Walking into Macculloch Hall in 1950, after it was purchased by our museum’s founder W. Parsons Todd, you would discover a house of ornamental intrigue. Looking up, a large Vanderbilt-owned chandelier might catch your eye. Perhaps, looking down, you would be intrigued by a myriad of colorful, antique Oriental carpets displayed on the floor. As a collections intern at Macculloch Hall this summer, I had the opportunity to examine Todd’s intriguing Oriental carpets collection.
Todd began collecting carpets in the late 1920s. Guided by his admiration for beauty and design and deep appreciation for history, Todd amassed a collection of over 60 carpets, some dating to the 16th century. In 1933, Todd joined the Hajji Baba Club, an organization established in 1932 that was dedicated to the appreciation of Oriental rugs. He served as the Club’s secretary from 1945 to 1964. Hajji Baba Club members were passionate about two main aspects of carpet collecting. On the one hand, club members admired the aesthetic appeal of rugs and were interested in promoting “the appreciation of Oriental rugs as an art.” On the other hand, they viewed themselves as scholars, seriously committing themselves to studying their rugs’ regional origins and the distant nomadic tribes that weaved them.
After spending time examining Todd’s carpet collection this summer, I have selected two carpets to highlight from the collection that embody these two aspects of the club. For me, the Memling Gul runner embodies the Hajji’s vision of the “carpet as art.” I was struck by the carpet’s bold, repeating geometric pattern and vibrant color palette of teal, purple, red, and ivory. The carpet’s border, consisting of a delicate floral trim on an ivory background and concentric floral designs on an aubergine background also adds an interesting aesthetic contrast to the runner’s bold pattern. Such exhibitions attract carpet lovers, and many of them buy such beautiful carpets, lay them in their homes, and perform regular Carpet Cleaning so that they retain their aesthetics and color. Like how Todd acquired the rug from the American Art Association auction house in 1928, making it one of his earliest purchases. He has maintained the carpet well, as it seems to be brand new–perhaps he has taken the help of Carpet Cleaning professionals to maintain the glory of the item. Whatever he has done, it surely looks completely new. However, the truth is that the rug is dated to the second half of the 19th century and is attributed to the South Caucasus region, an area that includes modern-day Georgia, Armenia, and Azerbaijan. Some may compare it to a few of the wool rugs melbourne has to offer, but it is its own style for sure. The Memling Gul, which refers to the geometric motif repeated in the center of the carpet, is named after Hans Memling, a 15th century Flemish painter who featured rugs with this pattern in his paintings. The term gul means “flower” in Turkish and is applied to a variety of geometric carpet designs. According to carpet scholar John R. Howe, the Memling Gul is defined by its stepped polygon shape surrounded by hooks, which is encased in an octagon. This design has been prevalent in tribal rugs throughout Anatolia, the Caucasus, Iran, and Turkestan since the 15th century.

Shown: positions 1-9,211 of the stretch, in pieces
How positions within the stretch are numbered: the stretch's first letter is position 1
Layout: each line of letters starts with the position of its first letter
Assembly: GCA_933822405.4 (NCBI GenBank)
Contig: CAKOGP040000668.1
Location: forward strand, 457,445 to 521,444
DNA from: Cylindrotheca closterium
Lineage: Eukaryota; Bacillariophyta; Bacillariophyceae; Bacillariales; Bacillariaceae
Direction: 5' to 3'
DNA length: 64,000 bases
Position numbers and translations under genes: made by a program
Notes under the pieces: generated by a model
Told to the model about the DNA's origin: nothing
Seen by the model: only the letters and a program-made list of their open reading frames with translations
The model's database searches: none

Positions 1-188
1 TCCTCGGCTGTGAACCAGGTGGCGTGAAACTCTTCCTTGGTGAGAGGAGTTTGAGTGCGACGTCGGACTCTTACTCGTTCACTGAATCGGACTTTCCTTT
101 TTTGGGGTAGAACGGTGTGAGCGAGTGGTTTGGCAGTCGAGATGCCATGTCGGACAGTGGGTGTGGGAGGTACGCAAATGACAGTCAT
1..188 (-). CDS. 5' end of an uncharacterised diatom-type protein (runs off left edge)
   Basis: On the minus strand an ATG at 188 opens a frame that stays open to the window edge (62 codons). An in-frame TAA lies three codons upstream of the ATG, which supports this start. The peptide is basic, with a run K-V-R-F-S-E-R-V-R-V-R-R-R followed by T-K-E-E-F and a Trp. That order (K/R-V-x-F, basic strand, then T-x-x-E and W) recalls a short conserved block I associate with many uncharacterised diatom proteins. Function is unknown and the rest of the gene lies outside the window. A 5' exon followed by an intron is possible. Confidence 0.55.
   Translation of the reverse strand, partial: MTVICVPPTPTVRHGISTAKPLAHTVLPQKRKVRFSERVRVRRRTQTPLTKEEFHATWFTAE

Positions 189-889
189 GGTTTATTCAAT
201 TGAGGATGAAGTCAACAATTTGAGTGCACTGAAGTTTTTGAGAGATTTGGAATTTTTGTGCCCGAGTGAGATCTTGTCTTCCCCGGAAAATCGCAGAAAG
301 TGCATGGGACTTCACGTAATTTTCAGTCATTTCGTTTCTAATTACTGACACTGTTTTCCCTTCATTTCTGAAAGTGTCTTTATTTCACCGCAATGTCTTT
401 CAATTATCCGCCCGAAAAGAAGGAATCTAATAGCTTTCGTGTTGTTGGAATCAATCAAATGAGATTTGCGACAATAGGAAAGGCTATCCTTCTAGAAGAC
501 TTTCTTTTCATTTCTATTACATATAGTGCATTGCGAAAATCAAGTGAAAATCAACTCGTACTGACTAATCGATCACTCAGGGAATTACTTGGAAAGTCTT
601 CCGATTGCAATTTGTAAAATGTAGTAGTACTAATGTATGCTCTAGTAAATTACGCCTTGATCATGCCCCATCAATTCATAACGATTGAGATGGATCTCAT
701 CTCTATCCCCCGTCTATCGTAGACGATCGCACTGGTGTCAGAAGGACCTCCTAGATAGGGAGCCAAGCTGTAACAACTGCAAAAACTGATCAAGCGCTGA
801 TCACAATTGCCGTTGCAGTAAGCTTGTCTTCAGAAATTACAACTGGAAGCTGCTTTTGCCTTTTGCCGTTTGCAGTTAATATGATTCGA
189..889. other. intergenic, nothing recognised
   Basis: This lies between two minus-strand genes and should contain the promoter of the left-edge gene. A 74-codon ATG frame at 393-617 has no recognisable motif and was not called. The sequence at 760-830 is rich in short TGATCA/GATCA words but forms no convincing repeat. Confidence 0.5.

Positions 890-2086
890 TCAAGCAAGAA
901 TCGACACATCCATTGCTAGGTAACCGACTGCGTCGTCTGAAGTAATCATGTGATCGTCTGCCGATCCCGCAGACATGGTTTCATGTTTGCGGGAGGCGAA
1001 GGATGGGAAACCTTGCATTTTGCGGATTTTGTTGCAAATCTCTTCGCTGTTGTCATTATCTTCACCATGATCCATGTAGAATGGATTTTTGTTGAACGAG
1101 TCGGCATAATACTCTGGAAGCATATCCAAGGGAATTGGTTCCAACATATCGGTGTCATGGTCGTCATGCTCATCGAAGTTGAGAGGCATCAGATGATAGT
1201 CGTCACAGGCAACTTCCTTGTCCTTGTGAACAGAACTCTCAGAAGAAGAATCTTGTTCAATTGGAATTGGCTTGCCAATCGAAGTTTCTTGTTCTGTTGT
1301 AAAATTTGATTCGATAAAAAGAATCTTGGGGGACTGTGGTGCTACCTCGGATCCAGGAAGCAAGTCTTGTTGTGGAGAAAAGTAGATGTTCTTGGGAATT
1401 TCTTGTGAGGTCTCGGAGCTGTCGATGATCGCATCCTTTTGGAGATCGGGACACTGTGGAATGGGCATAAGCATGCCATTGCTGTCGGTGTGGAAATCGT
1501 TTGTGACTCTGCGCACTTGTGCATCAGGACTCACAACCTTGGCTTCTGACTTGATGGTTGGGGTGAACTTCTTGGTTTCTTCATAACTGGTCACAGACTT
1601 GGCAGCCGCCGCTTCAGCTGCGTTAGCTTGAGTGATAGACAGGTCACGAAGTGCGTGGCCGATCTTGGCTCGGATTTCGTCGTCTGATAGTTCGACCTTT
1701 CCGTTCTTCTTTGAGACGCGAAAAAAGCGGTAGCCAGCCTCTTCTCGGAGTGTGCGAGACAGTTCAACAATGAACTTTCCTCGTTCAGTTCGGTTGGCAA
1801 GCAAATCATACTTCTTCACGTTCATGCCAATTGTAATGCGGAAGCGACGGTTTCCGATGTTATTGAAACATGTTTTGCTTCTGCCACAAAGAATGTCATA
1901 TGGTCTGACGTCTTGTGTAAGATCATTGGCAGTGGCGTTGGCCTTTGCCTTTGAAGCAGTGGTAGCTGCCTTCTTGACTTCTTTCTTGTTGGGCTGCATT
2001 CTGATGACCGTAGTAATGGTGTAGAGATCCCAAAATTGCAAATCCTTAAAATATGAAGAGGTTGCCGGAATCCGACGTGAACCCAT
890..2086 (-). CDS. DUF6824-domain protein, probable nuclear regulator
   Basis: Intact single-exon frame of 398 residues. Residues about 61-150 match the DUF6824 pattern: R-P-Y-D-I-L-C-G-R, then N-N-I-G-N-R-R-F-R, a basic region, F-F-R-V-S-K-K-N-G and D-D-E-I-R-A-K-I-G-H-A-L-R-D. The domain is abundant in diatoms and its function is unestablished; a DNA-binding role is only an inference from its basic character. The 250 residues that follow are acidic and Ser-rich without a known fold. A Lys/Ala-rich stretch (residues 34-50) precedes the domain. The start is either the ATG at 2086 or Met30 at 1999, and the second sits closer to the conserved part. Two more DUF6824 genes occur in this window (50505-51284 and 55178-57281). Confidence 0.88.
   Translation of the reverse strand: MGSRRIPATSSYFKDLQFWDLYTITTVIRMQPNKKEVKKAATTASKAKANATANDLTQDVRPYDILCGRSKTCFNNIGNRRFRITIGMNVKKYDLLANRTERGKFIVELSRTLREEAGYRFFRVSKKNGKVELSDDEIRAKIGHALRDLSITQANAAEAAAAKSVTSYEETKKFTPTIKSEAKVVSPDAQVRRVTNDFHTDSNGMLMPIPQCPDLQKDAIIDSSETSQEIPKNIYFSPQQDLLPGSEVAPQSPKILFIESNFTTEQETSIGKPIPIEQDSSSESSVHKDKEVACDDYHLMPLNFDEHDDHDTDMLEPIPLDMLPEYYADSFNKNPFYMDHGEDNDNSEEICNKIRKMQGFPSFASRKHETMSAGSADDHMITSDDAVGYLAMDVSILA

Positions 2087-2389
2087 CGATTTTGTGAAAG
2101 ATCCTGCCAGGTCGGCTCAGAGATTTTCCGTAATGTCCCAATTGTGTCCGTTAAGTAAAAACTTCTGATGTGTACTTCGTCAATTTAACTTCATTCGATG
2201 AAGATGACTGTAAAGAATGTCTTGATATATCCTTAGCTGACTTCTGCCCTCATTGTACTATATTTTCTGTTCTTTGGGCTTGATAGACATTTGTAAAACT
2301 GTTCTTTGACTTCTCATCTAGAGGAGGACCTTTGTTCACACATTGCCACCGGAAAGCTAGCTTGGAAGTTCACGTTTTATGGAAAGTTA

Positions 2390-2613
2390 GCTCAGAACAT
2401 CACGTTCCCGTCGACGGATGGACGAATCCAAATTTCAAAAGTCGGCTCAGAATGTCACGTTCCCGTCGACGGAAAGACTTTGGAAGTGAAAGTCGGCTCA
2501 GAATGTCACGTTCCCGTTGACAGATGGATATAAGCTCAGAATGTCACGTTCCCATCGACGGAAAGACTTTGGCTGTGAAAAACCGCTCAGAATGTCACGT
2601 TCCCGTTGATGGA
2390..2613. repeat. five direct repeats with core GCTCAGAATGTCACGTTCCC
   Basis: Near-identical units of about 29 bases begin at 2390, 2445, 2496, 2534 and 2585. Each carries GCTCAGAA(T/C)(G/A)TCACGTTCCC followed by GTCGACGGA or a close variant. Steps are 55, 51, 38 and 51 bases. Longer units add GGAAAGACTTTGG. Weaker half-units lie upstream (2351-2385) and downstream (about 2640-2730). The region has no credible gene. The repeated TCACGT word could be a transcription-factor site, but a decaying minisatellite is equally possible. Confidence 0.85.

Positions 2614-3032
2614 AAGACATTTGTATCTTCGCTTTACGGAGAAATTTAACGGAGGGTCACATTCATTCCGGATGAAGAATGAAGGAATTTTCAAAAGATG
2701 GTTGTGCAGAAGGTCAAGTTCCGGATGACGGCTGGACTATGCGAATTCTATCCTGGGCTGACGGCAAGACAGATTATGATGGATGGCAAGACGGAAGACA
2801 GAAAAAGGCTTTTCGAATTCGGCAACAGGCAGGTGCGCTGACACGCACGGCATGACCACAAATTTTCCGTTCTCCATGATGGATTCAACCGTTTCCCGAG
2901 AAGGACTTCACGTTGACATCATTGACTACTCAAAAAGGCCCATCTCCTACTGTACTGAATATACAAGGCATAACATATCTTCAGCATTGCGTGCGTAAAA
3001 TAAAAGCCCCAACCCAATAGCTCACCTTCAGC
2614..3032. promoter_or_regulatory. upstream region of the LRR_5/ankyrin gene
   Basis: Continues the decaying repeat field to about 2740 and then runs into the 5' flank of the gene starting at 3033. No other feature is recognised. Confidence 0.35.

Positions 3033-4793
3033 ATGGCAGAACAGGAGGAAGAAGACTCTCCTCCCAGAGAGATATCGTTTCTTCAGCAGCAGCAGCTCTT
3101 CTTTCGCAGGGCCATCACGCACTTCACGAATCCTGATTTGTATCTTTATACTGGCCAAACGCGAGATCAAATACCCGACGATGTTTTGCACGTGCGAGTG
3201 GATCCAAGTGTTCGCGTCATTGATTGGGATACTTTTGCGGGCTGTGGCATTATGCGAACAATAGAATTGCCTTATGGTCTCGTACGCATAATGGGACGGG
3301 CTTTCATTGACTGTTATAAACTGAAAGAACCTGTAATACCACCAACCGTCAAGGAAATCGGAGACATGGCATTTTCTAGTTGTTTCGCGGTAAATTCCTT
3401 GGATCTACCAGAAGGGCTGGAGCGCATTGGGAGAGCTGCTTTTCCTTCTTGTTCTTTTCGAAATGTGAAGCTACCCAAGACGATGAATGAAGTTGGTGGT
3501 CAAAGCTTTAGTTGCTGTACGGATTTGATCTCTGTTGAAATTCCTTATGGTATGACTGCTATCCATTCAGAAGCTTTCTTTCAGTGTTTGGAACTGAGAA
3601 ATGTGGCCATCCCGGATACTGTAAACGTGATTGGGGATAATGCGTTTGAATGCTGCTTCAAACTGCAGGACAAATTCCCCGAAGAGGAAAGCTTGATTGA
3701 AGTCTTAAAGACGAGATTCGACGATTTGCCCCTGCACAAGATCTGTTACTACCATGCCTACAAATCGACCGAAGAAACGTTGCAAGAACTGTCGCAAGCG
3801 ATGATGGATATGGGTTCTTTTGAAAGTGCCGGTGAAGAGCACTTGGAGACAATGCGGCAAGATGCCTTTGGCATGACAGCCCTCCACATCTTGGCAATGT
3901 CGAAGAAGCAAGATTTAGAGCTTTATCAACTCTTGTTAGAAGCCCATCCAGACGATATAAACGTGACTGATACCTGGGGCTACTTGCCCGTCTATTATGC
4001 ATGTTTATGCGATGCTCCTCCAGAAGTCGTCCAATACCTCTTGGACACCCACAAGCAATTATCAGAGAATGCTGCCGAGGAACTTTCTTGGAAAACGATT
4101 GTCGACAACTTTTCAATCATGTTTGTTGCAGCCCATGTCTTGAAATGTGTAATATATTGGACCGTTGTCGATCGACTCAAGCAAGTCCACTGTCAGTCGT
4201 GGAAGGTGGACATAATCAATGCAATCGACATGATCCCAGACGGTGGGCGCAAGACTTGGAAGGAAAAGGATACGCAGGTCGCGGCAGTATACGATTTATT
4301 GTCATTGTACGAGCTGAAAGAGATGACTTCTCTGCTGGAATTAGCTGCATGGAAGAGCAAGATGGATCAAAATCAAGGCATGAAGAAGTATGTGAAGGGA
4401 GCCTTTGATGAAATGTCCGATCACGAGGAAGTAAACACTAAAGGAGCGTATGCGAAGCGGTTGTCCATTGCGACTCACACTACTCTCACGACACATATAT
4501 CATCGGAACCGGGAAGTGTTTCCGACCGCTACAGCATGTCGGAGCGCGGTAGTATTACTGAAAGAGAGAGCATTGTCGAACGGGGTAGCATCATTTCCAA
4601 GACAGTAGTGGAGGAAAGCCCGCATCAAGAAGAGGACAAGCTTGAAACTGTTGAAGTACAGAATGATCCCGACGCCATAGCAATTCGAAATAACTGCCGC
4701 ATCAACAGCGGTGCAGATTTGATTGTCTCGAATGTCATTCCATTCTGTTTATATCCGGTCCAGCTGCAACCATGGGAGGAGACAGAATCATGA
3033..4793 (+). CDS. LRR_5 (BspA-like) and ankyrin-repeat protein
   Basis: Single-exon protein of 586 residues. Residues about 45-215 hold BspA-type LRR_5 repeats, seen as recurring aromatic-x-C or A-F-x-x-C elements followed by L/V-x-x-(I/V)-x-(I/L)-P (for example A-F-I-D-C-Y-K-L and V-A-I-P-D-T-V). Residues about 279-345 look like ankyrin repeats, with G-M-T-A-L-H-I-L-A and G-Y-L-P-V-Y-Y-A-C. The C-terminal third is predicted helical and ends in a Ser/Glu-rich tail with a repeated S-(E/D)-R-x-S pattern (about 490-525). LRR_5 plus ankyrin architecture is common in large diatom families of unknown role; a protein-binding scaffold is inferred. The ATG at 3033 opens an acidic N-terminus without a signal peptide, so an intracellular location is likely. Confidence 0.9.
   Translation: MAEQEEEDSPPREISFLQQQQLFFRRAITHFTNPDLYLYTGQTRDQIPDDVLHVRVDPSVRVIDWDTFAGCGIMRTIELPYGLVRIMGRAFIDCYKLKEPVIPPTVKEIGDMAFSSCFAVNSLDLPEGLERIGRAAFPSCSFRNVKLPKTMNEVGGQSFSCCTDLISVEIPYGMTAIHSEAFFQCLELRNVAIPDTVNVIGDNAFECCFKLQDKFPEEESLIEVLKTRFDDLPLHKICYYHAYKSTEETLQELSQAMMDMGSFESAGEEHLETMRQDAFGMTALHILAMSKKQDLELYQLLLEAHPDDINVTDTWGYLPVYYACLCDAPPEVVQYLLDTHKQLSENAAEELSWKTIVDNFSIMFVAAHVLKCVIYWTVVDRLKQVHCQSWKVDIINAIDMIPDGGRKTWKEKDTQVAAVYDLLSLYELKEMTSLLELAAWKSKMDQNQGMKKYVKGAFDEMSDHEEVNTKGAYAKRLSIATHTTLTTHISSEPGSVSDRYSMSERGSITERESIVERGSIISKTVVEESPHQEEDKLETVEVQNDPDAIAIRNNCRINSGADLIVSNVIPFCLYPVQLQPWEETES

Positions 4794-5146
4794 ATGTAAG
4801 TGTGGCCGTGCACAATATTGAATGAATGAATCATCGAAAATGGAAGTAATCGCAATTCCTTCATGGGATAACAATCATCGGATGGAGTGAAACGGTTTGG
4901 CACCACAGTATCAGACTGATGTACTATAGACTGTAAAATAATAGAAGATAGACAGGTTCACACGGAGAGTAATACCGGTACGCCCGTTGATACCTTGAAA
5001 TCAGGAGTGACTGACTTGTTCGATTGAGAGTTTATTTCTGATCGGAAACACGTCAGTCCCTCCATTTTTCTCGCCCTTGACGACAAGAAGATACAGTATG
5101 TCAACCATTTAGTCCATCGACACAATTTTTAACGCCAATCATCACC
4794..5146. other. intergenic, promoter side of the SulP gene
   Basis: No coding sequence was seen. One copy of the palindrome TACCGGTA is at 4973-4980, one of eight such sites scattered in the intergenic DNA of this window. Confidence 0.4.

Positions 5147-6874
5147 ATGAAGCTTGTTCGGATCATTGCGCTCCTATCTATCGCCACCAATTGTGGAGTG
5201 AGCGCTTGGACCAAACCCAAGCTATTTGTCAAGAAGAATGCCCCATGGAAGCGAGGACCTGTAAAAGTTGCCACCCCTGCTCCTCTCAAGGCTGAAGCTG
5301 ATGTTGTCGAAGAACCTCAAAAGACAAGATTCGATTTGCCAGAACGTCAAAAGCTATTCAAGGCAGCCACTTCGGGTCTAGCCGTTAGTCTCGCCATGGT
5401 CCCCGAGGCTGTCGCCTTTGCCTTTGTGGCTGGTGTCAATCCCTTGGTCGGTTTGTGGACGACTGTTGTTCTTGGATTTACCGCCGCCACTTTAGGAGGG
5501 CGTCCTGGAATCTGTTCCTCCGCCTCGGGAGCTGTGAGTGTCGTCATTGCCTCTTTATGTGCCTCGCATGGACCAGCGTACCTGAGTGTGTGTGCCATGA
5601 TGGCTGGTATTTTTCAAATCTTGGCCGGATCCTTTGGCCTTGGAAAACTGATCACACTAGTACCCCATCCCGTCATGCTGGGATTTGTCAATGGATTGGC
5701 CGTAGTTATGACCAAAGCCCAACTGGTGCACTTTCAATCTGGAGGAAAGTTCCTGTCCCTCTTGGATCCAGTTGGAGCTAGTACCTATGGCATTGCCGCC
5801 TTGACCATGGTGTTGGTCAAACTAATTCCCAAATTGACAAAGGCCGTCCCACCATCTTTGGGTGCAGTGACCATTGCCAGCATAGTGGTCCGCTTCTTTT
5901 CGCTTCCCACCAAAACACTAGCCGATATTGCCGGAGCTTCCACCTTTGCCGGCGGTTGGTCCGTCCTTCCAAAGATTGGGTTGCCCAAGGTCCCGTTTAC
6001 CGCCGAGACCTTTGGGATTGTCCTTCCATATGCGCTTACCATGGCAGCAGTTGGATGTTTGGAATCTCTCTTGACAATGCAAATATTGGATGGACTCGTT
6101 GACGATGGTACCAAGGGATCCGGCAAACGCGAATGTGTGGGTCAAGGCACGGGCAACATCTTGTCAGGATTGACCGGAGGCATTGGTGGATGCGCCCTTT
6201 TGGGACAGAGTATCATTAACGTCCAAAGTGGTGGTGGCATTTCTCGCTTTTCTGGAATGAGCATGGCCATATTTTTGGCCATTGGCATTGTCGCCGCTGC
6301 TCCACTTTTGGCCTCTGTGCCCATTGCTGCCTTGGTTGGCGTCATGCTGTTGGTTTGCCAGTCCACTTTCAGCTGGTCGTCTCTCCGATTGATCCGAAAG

While the Memling Gul rug reflects the Hajji’s vision of carpets as a distinct art form, Todd’s West Persian Pictorial Rug embodies their interest in seriously studying carpets’ regional origins and the culture of those who made them. The West Persian Pictorial Rug was acquired by Todd in 1955 and is attributed to the Feraghan region in Persia in the 19th century. It depicts a dynamic scene of animals and toy-like soldiers. Upon closer inspection, however, this is not a simple scene of animals and toy soldiers, but rather a narrative of celebration that the weaver is attempting to tell. The rug depicts the No Rouz festival, a traditional Persian New Year celebration. This celebration recognizes the spring equinox and was typically preceded by a tribal hunt. The background of the rug consists of small rows of flowers and diamonds, which are overlain by a variety of animals including, horses with riders, rams, and jaguars. Towards the center of the carpet, armed guards surround the festivities. In the very center of the rug, a tribal chief, who most likely commissioned the carpet, stands surrounded by women who welcome him with outstretched arms. Below the chief are “the trophies of the hunt,” roasting in preparation for a feast. The top of the rug bears the inscription, “The Work of Saleh, year 1251 (1835).” Finally, this carpet includes an inscription of a couplet from the 13th century poet Sa’di, which suggests the new life of spring, “Alas, that without us, countless times, The flower will grow and blossom into a new spring.”
 Daniel S. Walker, Oriental Rugs of the Hajji Babas (New York: Asia Society, 1982), 14.
 Ibid., 9.
 Oriental Rugs from the Collections of W. Parsons Todd (Macculloch Hall Historical Museum, 1992), 28.
 Ibid.; “Caucasus.” CIA World Factbook. https://www.loc.gov/today/placesinthenews/archive/2006arch/20060503_caucasus.html.
 Walker, Oriental Rugs of the Hajji Babas, 58.
 John R. Howe, “The Memling Gul Motif, The Lecture,” last modified October 10, 2014. https://rjohnhowe.wordpress.com/2010/10/14/the-memling-gul-motif-the-lecture/.
 Walker, Oriental Rugs of the Hajji Babas, 58.
 Donald N. Wilber, “The Work of Saleh,” Hali 50 (1990): 126 ? 129.
Written by Jennifer Miller, Antique Carpet Summer 2019 Intern